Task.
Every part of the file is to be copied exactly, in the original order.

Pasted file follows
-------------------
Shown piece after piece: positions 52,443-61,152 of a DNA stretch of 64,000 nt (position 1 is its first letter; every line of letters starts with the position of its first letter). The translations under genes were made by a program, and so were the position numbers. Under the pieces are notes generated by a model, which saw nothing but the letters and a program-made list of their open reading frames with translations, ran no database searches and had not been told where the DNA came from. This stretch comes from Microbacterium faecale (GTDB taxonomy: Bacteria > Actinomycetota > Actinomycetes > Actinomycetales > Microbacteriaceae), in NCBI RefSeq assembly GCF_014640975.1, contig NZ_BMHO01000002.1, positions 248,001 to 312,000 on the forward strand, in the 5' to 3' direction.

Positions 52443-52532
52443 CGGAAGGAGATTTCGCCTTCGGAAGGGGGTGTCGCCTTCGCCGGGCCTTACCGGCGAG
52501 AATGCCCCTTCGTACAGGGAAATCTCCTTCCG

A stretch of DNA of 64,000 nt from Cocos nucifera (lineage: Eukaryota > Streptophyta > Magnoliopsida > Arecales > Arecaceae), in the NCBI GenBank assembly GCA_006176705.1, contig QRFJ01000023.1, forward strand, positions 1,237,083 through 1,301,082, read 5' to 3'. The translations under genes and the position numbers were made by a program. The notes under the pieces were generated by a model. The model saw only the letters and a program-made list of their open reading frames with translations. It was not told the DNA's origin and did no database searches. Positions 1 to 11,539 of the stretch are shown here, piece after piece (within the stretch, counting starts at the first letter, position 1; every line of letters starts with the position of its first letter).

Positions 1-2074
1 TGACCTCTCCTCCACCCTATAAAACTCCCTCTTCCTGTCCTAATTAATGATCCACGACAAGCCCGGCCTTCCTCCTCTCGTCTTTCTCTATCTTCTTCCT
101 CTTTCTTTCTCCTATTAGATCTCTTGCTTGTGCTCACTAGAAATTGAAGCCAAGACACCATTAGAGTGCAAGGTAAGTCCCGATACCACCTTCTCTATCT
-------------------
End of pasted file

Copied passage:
Shown piece after piece: positions 52,443-61,152 of a DNA stretch of 64,000 nt (position 1 is its first letter; every line of letters starts with the position of its first letter). The translations under genes were made by a program, and so were the position numbers. Under the pieces are notes generated by a model, which saw nothing but the letters and a program-made list of their open reading frames with translations, ran no database searches and had not been told where the DNA came from. This stretch comes from Microbacterium faecale (GTDB taxonomy: Bacteria > Actinomycetota > Actinomycetes > Actinomycetales > Microbacteriaceae), in NCBI RefSeq assembly GCF_014640975.1, contig NZ_BMHO01000002.1, positions 248,001 to 312,000 on the forward strand, in the 5' to 3' direction.

Positions 52443-52532
52443 CGGAAGGAGATTTCGCCTTCGGAAGGGGGTGTCGCCTTCGCCGGGCCTTACCGGCGAG
52501 AATGCCCCTTCGTACAGGGAAATCTCCTTCCG

A stretch of DNA of 64,000 nt from Cocos nucifera (lineage: Eukaryota > Streptophyta > Magnoliopsida > Arecales > Arecaceae), in the NCBI GenBank assembly GCA_006176705.1, contig QRFJ01000023.1, forward strand, positions 1,237,083 through 1,301,082, read 5' to 3'. The translations under genes and the position numbers were made by a program. The notes under the pieces were generated by a model. The model saw only the letters and a program-made list of their open reading frames with translations. It was not told the DNA's origin and did no database searches. Positions 1 to 11,539 of the stretch are shown here, piece after piece (within the stretch, counting starts at the first letter, position 1; every line of letters starts with the position of its first letter).

Positions 1-2074
1 TGACCTCTCCTCCACCCTATAAAACTCCCTCTTCCTGTCCTAATTAATGATCCACGACAAGCCCGGCCTTCCTCCTCTCGTCTTTCTCTATCTTCTTCCT
101 CTTTCTTTCTCCTATTAGATCTCTTGCTTGTGCTCACTAGAAATTGAAGCCAAGACACCATTAGAGTGCAAGGTAAGTCCCGATACCACCTTCTCTATCT